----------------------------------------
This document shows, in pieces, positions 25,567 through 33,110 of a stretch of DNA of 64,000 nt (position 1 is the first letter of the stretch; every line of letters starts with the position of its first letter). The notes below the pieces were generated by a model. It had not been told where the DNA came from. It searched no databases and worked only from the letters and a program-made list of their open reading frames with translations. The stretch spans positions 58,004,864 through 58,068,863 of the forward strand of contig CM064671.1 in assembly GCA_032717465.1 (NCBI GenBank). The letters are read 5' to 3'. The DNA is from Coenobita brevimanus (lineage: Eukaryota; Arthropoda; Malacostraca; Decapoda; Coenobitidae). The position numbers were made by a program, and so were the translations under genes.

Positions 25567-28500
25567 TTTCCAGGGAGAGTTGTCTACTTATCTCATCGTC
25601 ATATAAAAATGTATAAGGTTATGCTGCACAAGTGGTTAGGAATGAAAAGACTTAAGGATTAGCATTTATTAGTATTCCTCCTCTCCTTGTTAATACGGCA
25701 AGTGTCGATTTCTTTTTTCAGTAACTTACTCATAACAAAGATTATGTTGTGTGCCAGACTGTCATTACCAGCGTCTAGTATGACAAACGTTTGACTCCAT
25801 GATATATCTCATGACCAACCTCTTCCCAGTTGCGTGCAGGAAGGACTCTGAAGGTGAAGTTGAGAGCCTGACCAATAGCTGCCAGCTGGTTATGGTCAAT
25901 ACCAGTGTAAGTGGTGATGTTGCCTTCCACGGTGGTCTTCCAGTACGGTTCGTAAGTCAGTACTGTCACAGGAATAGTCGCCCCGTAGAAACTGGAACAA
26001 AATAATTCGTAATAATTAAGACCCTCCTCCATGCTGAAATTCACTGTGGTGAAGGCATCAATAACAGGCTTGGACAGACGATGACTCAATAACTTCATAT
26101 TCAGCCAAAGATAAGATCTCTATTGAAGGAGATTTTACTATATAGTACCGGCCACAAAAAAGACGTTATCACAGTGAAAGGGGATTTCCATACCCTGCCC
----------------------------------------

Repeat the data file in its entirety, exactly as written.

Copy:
This document shows, in pieces, positions 25,567 through 33,110 of a stretch of DNA of 64,000 nt (position 1 is the first letter of the stretch; every line of letters starts with the position of its first letter). The notes below the pieces were generated by a model. It had not been told where the DNA came from. It searched no databases and worked only from the letters and a program-made list of their open reading frames with translations. The stretch spans positions 58,004,864 through 58,068,863 of the forward strand of contig CM064671.1 in assembly GCA_032717465.1 (NCBI GenBank). The letters are read 5' to 3'. The DNA is from Coenobita brevimanus (lineage: Eukaryota; Arthropoda; Malacostraca; Decapoda; Coenobitidae). The position numbers were made by a program, and so were the translations under genes.

Positions 25567-28500
25567 TTTCCAGGGAGAGTTGTCTACTTATCTCATCGTC
25601 ATATAAAAATGTATAAGGTTATGCTGCACAAGTGGTTAGGAATGAAAAGACTTAAGGATTAGCATTTATTAGTATTCCTCCTCTCCTTGTTAATACGGCA
25701 AGTGTCGATTTCTTTTTTCAGTAACTTACTCATAACAAAGATTATGTTGTGTGCCAGACTGTCATTACCAGCGTCTAGTATGACAAACGTTTGACTCCAT
25801 GATATATCTCATGACCAACCTCTTCCCAGTTGCGTGCAGGAAGGACTCTGAAGGTGAAGTTGAGAGCCTGACCAATAGCTGCCAGCTGGTTATGGTCAAT
25901 ACCAGTGTAAGTGGTGATGTTGCCTTCCACGGTGGTCTTCCAGTACGGTTCGTAAGTCAGTACTGTCACAGGAATAGTCGCCCCGTAGAAACTGGAACAA
26001 AATAATTCGTAATAATTAAGACCCTCCTCCATGCTGAAATTCACTGTGGTGAAGGCATCAATAACAGGCTTGGACAGACGATGACTCAATAACTTCATAT
26101 TCAGCCAAAGATAAGATCTCTATTGAAGGAGATTTTACTATATAGTACCGGCCACAAAAAAGACGTTATCACAGTGAAAGGGGATTTCCATACCCTGCCC